The Tipton Daily Tribune from Tipton, Indiana on April 2, 1965 · Page 6
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The Tipton Daily Tribune from Tipton, Indiana · Page 6

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Friday, April 2, 1965
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Page 6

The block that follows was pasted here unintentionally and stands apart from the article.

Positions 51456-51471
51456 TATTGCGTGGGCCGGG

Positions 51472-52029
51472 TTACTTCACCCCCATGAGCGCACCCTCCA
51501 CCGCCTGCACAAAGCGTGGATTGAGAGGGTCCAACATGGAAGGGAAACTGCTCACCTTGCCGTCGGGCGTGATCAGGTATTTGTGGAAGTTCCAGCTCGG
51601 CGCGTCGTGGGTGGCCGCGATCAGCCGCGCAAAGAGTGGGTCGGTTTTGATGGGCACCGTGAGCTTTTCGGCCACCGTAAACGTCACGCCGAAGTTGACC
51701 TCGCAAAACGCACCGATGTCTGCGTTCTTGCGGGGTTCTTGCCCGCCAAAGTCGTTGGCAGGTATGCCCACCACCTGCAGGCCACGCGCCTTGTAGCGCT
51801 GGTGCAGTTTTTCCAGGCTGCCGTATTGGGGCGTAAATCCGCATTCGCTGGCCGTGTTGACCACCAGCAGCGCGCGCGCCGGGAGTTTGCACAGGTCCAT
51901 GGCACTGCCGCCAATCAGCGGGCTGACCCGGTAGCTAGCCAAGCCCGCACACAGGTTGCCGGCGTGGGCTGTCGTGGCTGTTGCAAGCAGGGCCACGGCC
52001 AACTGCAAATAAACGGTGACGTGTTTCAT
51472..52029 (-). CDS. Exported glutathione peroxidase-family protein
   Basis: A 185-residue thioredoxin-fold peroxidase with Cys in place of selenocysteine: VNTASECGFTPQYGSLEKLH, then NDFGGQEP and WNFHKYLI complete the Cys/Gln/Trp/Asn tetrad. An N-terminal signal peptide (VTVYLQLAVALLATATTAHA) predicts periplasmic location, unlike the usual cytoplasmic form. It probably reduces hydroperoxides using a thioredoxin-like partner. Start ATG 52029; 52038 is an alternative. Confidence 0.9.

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PAGE 6 THE TIPTON DAILY TRIBUNE Friday, April 2, 1%5 Cub Scouts 590 Conduct Regular Meetng Monday Cub Scout Pack 590 met on Monday, 'March 29 at Lincoln school for their regular month• ly meeting. Keith McCain opened the meeting with a flag ceremony. Ed (Enneking, Cub Scout master, presented awards. ' Those receiving awards were Mike Tragesser, bob-cat pin; Greg Howery,- wolf badge, gold and silver arrow; Larry Wheat, wolf badge, gold and silver arrow; Keith McCain, two silver arrows under ! bear badge and lion badge, gold and silver arrow. Others receiving badges were David Balser, lion badge and two year pin; Terry McCullough, silver arrow under wolf rank; Greg Parr, silver arrow silver arrow under bear rank, silver arrow under bear ank, and'Mike Tidier, one year pin. In addition . to the above, Keith McCain was awarded the Webelo Den patch, which is the stepping stone between Cub Scouting and Boy Scouting. Mrs. Robert Wheat and Mrs. Neil Stilwell, mothers of Den one and three presented skits on "Neighbors of the South." All boys were dressed in 'Mexican costumes, and gave an excellent presentation of the southern dances. Plans were made for a kite flying contest at the April regular monthly meeting. Mrs. Robert Cox and boys of Den five conducted the'closing flag ceremonies. Real Estate Transferes Stella Zauss to Bernard M. Zauss, et ux. 1.126 acres. Section 33, Liberty Township. Johnson (Continued (rom page 1) , $90,000 (expense ailowance, only §50,000 ; of '; which is subject to taxes. The Johnson family also has a private fortune it has bad estimated atj $3.5 million, most .of which is tied up in trust. Other financial sources say -.the families holdings would bring, at least three times that amount on the open market. J ODD PAYOFF HUNTINGTON, Ind. (UPI)— An industrial firm issued '30,000 two-dollarj bills today in the- pay envelones of its 750 employes to underline its importance to the community's economy. Model • Engineering & Manufacturing Corp.. gave the $2 bills insteadj of the usual pay check. Envelopes contained a notice saying! the company wanted "the surrounding - communities sufficiently aware of the si2e of the MEMCOR family that has chosen: the Huntington area as a place, for its future." LIVESTOCK , Hogs 2.i00; W/.rrov.-s and gilts steady to strong; 1 and 2, 1 and 2, 190-2255 ib i7.60-17 (5; 46 head, 17.S5-lfi.00; mixed 1 to 3, 190-250 lb 17.25-17.60; 2 and 3, 200-235 lb 17.00-17.25; couple lots 300-325 lo 16.00-16.50; sows very uneven, averaging about steady; 1 to 3, 300-425 lb 15.25-16.25; 2 and 3, 400-600 lb 14.50-15.25. Cattle ,175 calves 25 trading largely cleanup type with all represented classes generally steady) load high good and few low choice steers 23.00 small l to standard to g o o d 18.5022.00 small lots and a few head standard to low good Heifers 17.00-20.00; few utility j cows l3.50-l-i.50; canners and cutters 11.C0-14.00; utility and commercial bulls 16.50-18.00. SheeJD none. AMBULANCE SERVICE..... anytime Day or Night Our Two Ambulances Are Fully Equipped "With Oxygen louncj. - lf\iclioii FUNERAL HOME 216 W. Jefferson OS 5-4780 Launches (Continued from page 1) called to head tie government after j the downfall of Gen. Nguyen. Khanh two months ago. | •;; ; Earlier this week, the Buddhist! center ordered the 50,000- member Buddhist youth organization to steer clear of peace movements.. On | the war front,' UPI correspondent Timothy Page reported from Da Nang that a trapped company of government- , troops successfully escaped annihilation at the bands of Communist guerrillas Thurs^ day. American military sources said the 100-man company was surrounded by several hundred guerrillas before dawn Thursday iear the village of Hien and in tie Moon River Valley, 400 miles northeast of Saigon, Thj Communists were cutting the unit .to pieces when a gov- irnn ent relief force slammed into the rear of the Red posi- •ions, taking the steam out of the lattack. after! The trapped unit pulled out night settled over the :brpse-strewn battlefield. SMILING COLLECTORS WASHINGTON (UPI)-iPresi- deht Johnson wants his tax collectors to smile; while they are wringing that last dime out of their victims, i "I cannot overstress" the importance of courtesy and decent treatment of the taxpayers of this nation," Johnson told a gathering of Internal Revenue Service district directors Wednesday.. • "None of us must ever forget that all of us are servants of the people," he added. I COUNCIL VACANCY TERRE HAUTE, Ind. (UPI) —Te re -Haute's politically-divided city council scheduled a third meeting tonight in an effort to break a deadlock over election of a member to fill a vacancy caused by the death of Myrtn Busby last week. Thi: eight remaining members, four Democrats and four Republicans, split 2-2-2-2 for four candidates in a single ballot taken during a brief session Thursday night.. Mr| 1 w Knovf tion •js. 'George Leininger, route ill> entertain members of How Home Demonstra- club on Monday in her \homi at 7:30 p. m. Mrs. Willard Goar will be co-hostess. KNOW HOW CLUB Break awty In a Dodge Coronet with Vt power to 4X cu. ins. Cleveland Goal First Division By SCOTT BAILLIE UPI Sports Writer TUCSON, Ariz. (UPI) —Instead of shifting operations to Dallas, Oakland or Seattle this year, the Cleveland Indians are. concentrating now on moving into the first division of the American League. Club president Gabe 'Paul and board chairman William R. Daley listened to offers from those three cities last fall but then decided to give it another shirl this season at Cleveland, where attendance showed a slight improvement over 1963's sharp dip. Manager Birdie Tebbetts, who made a fine comeback from a heart attack which struck him down last April, thinks that he has the balanced attack and reliable pitching staff which can help the Indians break out, of the second division for the first time in four years. The Tribe, busy as usual in off season dealing, picked up two powerful; right-handed hitters in Rocky Colavito from Kansas City and Chuck Hinton from Washington. Good Pitching Staff Cleveland also added depth to a good pitching staff when it landed righthander Ralph Terry (7-11) and southpaw Bud Daley (3-2) from the New York Yankees. The pair arrived to close out a deal which sent Pete Ramos to the Yankees last September. I Camilo Carreon was picked up from the White Sox in a three-corneredi six-man deal involving Colavito, is another new face on the club. Gone in swaps are such old hands as Tito Francona,' who was sold to St. Louis; Woody Held, who went to the Senators with Bob Chance in the Hinton trade, and catcher John Romano. The latter returned to the White Sox in the Colavito exchanges The Cleveland pitching staff looks; solid. ) Tebbetts has two good southpaws in the veteran Jack Kralick (12-7) and fireballing Sam McDowell (11-6), who apparently found himself last season after failing to stick.in the majors earlier, j Principal Righties The principal righthanders include Luis Tiant, who had a 10-4 mark last season after being ' recalled \ with McDowell from Portland of the Pacific Coast League; Sonny Siebert (7-9), Dick Donovan (7-9), and Lee Stange (7-14). The bullpen is headed by Don McMahon, the former Milwaukee Braves* • relief ace who seemed near the end of the line, then, came back at Cleveland .last year| wl ' n a 6-4 mark and' 2.41 earned run average.' Both Colavito and Hinton — who also hit 1274 and clubbed 11 homers at Washington—are being checked out as first basemen along with Fred Whitfield, who split the job last year with' Bob Chance. ] Tebbetts would like to keep the bats of Colavito, Hinton and southpaw'Leon Wagner in the lineup. "Wags" is set to remain in left, field after having \ his troubles working out at first base this spring. Last season he hit .253' with 31 homers and 100 runs batted across despite a bad slump after the All-Star break. Could Play Right Colaito would play in right field if not ;manning first base. The speedy Vic Davalillo (.270) seems set in center. But soon to arrive from Army service is Chico Salmon, who'played several outfield and infield .posts last season and batted .307. Max Alvis, who finished the 1964 campaign with a .252 average and 18 home runs despite a bout with meningitis, is slated for third base. Hinton can play that bag as well as first or second. At shortstop it will be Dick Howser (.256) ^with Larry Brown {.230), Tony Martine (.275 at Portland) or Hinton at second. Martinez still is looking V8—grrreat! Bucket-seat beauty! Price savings on all models! And you step up, move out, break away with a warranty* that's got you covered for 5 years (or 50,000 miles)! No wonder a brigade of buyers is switching to Dodge. 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REQUIRED MAINTENANCE: Tka lellmint mauitenam tervion an required under the warnirtf-dunte etitine oil every 3 months « (jrjrjrj mats, vhidwnr comes first: replace oil Bier ever) second oil chanje; dean carburetor air filler every 6 months and replace it every 2 reen; and every 6 months turnish evidence of thh required service to a Chrysler Mchxt Corporation Authorized Dealer and request him to certify receipt of sued eiMtta tnt you ofi mluge. Srmr^eenoJjn lor s«cfl important protactlori. Buckle up for savings at mm HMOQU/IMRS Clyde Overdorf Motprs Inc. State Boad 28 East Tipton'' SPORTS PARADE By MILTON RICHMAN UPI Sports Writer WEST PALM BEACH, Fla. (UPI) — Milwaukee manager Bobby Bragan frequently puts his foot in. his mouth and feels that is a small enough penalty to pay for saying exactly what he thinks. Bragan is honest, bone- honest. Sometimes- too honest for his own good. But it's a waste of time trying to convert him because he's never • going to change as long as he can look any' man in the eye, and with him that looks like a life-time proposition. He got into a bit of hot water this winter when he exchanged verbal pot-shots with the former ace of his pitching staff, Warren "Sjpahn. And he's keeping in shape now by going a couple of brisk conversational rounds with Billy Hoeft, another of his ex-employees. Must Toll Truth "Maybe I'd be Inuch better off just keeping my mouth shut," Bragan says, "but when the day comes that I can no longer tell the truth, that's going to be a mighty sad day for me." The subject came up while Bragan was speaking of veteran third baseman Eddie Mathews, whom " he says-has been the outstanding player in the Brave camp this spring. Someone asked Bragan whether there had been any talk of trading Mathews during the past year. Another manager might have said of course not even if there had been. Not Bragan, though. "Yes," he said evenly, "there was some talk about Mathews between Walt Alston and myself when they (the Dodgers) were talking about Frank Howard. But it never got to the serious stage. And I'm quite sure Johnny McHale (the Braves' president and general manager) has never talked about letting go of Mathews in any of his trade discussions." One of the first things Bragan did this , spring was designate - the 33-year-old Mathews team captain. Had A Reason "•I did that the day we opened spring training," he said. "I had a reason. A number of them, in fact. In many ways, I feel he's the leader of the ball club. I also know that if somebody on the other club gets' a little smart with one of our pitchers and starts out after him, he'll have to get past Mathews first. "Eddie is the kind of boy who's right there when you need him most. Unfortunately, you can't say that about every ballplayer. But you sure can say that about him. "Maybe being named captain desn't mean much to some people but I think it carries a responsibility. I wanted to show Mathews that we're depending on him and that we consider him a vital part of our ball clubi "There's an extra $500 that goes along with the^ title. That isn't the big thing, though. The responsibility is what counts. I'm sure 'Mathews will know how to handle it." Wanj 1 an inside tip? Last year when we went to Louisville for the Kentucky Derby we were all set to bet on No. 7, thinking of Dick Mclntoshs number on the Ind una All Star team, until some-screwball impulse sic etracked us onto another horse, and of course No. 7'win. THIS year no one . . . but no one ... is going to talk us out of playing No. 4! Nuf sed? PUPIL INJURED FREMONT, Ind. (UPIWudy Ethridge, 17, R.R. 1, Frenont, was hospitalized Thursday when a school bus carrying 29 pupils skidded off a snow - slippery road into a ditch while returning the students to their homes. for a regular job after failing as a highly-regarded rookie shortstop. The veteran Billy Moran provides infield insurance . while Carreon backs Joe Azcue (.273) as a catcher. Want Ads Pay It WAS a little "on the cold side for spectators. Wednesday afternoon, but the crowd that braved the ' weather certainly was wel rewarded. In fact it was a good crowd-; perhaps because tie Satans had done.so well the previous Saturday, at the indooi Hoosier Relays. All the usual track fans were present, including a number of former Blue] Devils among whom we were real happy to see the now recovered Jeff Hoover, as well as Jim Garmon, Dan Shaw •and a few others. Jack Neff, to whom this business of running \ around in a circle seemed just that, turned out at last to | find out just what it was all albout. Before the day was over 'Jack confided he was looking forward to the CIC meet and wanted to know who was next on the track schedule. The answer to that is another CIC rival, Huntington, which will be here next) Tuesday afternoon. El wood Not Ready We're not going overboard on Wednesday's outcome, for admittedly, jElwood is far behind in its training program. The Panther track is in such poor condition jthat the .meet had to be transferred . here although it was scheduled for Elwood, and their ;boys just haven't had the chance to work out properly. The day must, have been a 1 i 11 1 e disappointing to 'Bill Moore who was beaten in both hurdles, but the Yo-Yo isn't too long out of basketball, which is truly, not a conditioner for track, using entirely different muscles. Moore has, we know, been working hard in practice, but it will probably still be a couple of weeks before the work starts to pay off in results. You can bet on it, he'll be ready when the CIC meet arrives, and in the meantime both Kim Hand and Jim Rumibaugh are going to give him plenty of competition to shoot at. •I"'- Bright Prospect The performance of sopho more Louis Guenther has coach John Moses practically drooling when he thinks of next football season, and his presence on the track is .going to push Rumba ugh all the way in the dash, not to mention giving Tipton a powerful boost' in the relays this year. A lover of the distance races, we couldn't help but get a thrill out of the showing of two underclassmen, sophomore Dan Tragesser and freshman Ted Davis in the halfmile,' and the improvement of Dick Heron in the mile. Heron has always been endowed with fine enthorance but lacked speed necessary for the mile. This year, vastly stronger, he has already'bet­ tered by 15 seconds, the best time \ie ever turned in in that event and could have improved more than that Wednesday had he not elected to let Elwood's Gary Strader set the pace for the first lap until he .realized that Wednesday at least, Strader just didn't have it. Boys To Watch , We spotted young Tragesser last year as a freshman and predicted great things for him He's got the three necessary ingredients ' for a top notch distance man: good speed, endurance, and most important of all, the "guts" necessary to punish himself when the so-so runner is thinking about calling it a day. Bystanders and teammates thrilled Wednesday as the little guy came from behind to win going away on the anchor leg of his relay. And Ted Davis has as much natural ability as any freshman distance prospect we've seen Income Tax Time When You Need Cash "OK" SULT See $ 25 "OK" SULT *. *1000 'No. i Ciah . nf Ycm Get Payment Mo. V 50.00 S 5.03 U . 300.00 16.70 25 500.00 23.4* 30 700.00 28.17 34 000.00 « 31.87 U 1,000.00 39.14 34 . Other Amonnti Available With Comparable Payment! • ADD UP ALL YOUR BILLS • FIGURE EXTRA CASH YOU NEED • CHECK THE CHART FOR YOUR LOAN You may b* able to cut your payments by 1/3 to 1/2 •nd g«t Extra Cash for currant rxods. : LOCAL FINANCE 117 NORTH MAIN See "OK" Suit,' OS 5-7419 Open Evenings By Appointment "Y since coming to.Tipton, including Tipton's great Arcy Garmon. He's giving away a lot of age and experience .this year, so we hope he won't get discouraged at a few defeats, for if he keeps working at improvement, by next year at the latest, some of those ribbons and trophies are going to start coming his way. We don't know of any other Tipton freshman, with the possible exception of Don Lankford, Who picked up a gold medal in the Hoosier Relays, and if recollection is correct, even Donnie didn't share that distinction. Relay Problems Moses has just two problems now. . . whether to try for Sectional Honors and possible Regional Honors with both relay teams or whether to combine the best off of each team and go for one relay honor, and 2, smoothing out the baton exchanges betwen his boys. The latter of course is only a matter of practice. • There are two types of baton exchanges, one, used by Tipton, in which ; the next runner looks behind ' with hand' outstretched to grab the baton from the runner finishing his leg of the relay. This necessitates the second runner then turning around and resetting his sights on the track 'ahead. Other Method In the other exchange, the next runner starts movinj ahead as the first runner-nears him, looking • straight ahead down the a track, with his right arm and hand extended in a natural reach behind him, the fingers .cupped inward to receive the baton. In this exchange it is the responsibility of the finishing runner to put the baton into the others cupped hand, and the responsibility of the starting runner to realize that the rfinislhing runner is near the start so fast that the other can't catch him. Personally, we al- ^ays. favored the fatter for, although it takes a lot of practice on timing, it always appeared to save several seconds in the total handoff times during a race, and a runner can cover a lot of yards in just a few seconds. Many coaches however, favor the backward - looking reach as less likely to cause a dropped baton. Schedule For those who failed to see, or to keep the track schedule we'll list it here once again: April 6, Huntington here, 4:15; April 8 at Kokomo; April 10, Marion Relays; April 12, Lafayette Jeff; April 15, Jackson Central here; April 17, (M-uneie Relays; April 20, Logansport there; April 22, Peru there; April 24, Kokomo Relays; April 27, Noblesville here at 6:30 for a night meet; April 30, CIC Champion ships here at Tipton starting at 5:30 p.m.; May 7, Sectional; May 14, Regional; May 22 State. Whether the Lafayette meet is at home or away was not listed on the schedule and we'll have to announce that later, as well as the date of the Tipton Pentathlon Invitational, which is scheduled sometime between the CIC meet and the Sectional. Hospital Notes ADMISSIONS: Betty Sullivan; Windfall; Ruby Webster, Forest; Billy Bess, "Arcadia; Ray Reed, Tipton; Darlene Widner, Tipton; Pearl ; Shupperd, Tipton; Deloris Martin, Galveston; Nanr cy Bailey, Sheridan; Ray Hunter, Tipton; Ronald Mosier, Tipton; Ruby Bunch, Windfall; Agnes Head, Tipton; Thedas Wannj Elwood; Marvin Clay, Tipton.; Charles Forkner, Noblesville. V DISMISSALS: Hester Roler, Tipton; Ricky Coleman, Tipf ton; Robert Clark, Windfall; Ruth Pumphrey, Tipton; Sharon Peace, Sharpsville; Suzette Henry, Tipton; -Dorothy Moon, Tipton. BIRTHS: Mr. and Mrs. Warren Bailey, Sheridan, 1 boy, 8:12 p.m., April 1; Mr. and Mrs. Charles Widner, Tipton, boy, 10:07 p.m., April 1; Mr. and Mrs. Dwight. Martin, Galveston, girl, 1:30 a.m.', April 2; Mr. and Mrs. Forrest Bunch, Windfall, boy, 7:25 a.m., April 2. Club Calendar FRIDAY ,Standerford class — 7:30 p.m., Fellowship room, West Street Christian church. MONDAY Helpers Club — 1:30 p.m., Mrs. . Gene Goar, route 5. Know How club — 7:30 p.m.', •Mrs. George Leininger,. route 1. TUESDAY Matinee Musicale — 1:45 p.m.. West Street Christian church. Tuesday Club —-2 p.m., Mrs. Lora Bozell, 136 North Conde street. Double Dozen club — 7:30 p. m., Mrs. Ray Stone, 623 North Independence street. Ways and Means club — 7:30 p.m., Mrs. Max .Fetters, 222 West Jefferson street. Security Club — 7:30 p.m., Mrs. Mabel Jones, 116 Oak street. Busy (Bee Club — 2:30 p.m., Mrs. Roy Sabens, 230 Walnut street. Phi Beta Psi sorority — 7:30 p. m., Mrs. Raymond Stipp, route 1. Tri Kappa sorority — 8 p.m., Mrs. Ward Riffe, 108 Green street. WEDNESDAY Cosmos Class — 2 p.m., Kemp Methodist church Parsonage, 333 North West street. TUESDAY CLUB On Tuesday at 2 p. m„ members of Tuesday club will meet in the home of Mrs. Lora Bozell, 136 North Conde street. Rewards (Continued from pane 1) Puts Up Reward Wallace put up $5,000 reward and by nightfall the amount had grown to $50,000 in pledges, according to city council 'President M. E. Wiggins. . The ."governor . heard of . the bombing,- while on a flight to Washington for a discussion with' "top news media executives" of recent news coverage in Alabama. He ordered his plane turned around. He poked around the rubble left by the blast at the Crowell home and shook hands with Negroes who gathered around. . "We are going to try to get who did this,!' Wallace said. "Those who do this are against us all, against Alabama and this country." EASTER HAM SHOOT 11:00 D. S;T. SUNDAY : APRIL 4TH STILLBOARD ONLY to Mile East of Atlanta on County Line Atlanta Conservation Club 1 HELPERS CLUB Members of Helpers club will meet on 'Monday at the home of Mrs. Gene Goar, route 5 at 1:30 p. m. 2 shows at 7:00 and'9:05 p.m. DIANA Tonight & Sat. Matinee Saturday at 2 p.m. TIT Two on a GuiUoTiiiA r ^CONNIE STEVENS - DEAN JONES and CESAR ROMERO Plus "Pink Panther" Cartoon Sun.-Mon.-Tues. See if from the beginning, Sunday shows at 2:00—4:11— 4:22—8:33 p.m. mm- i .KILKB -SliniBMCMI^ SUM ' JJtMESf m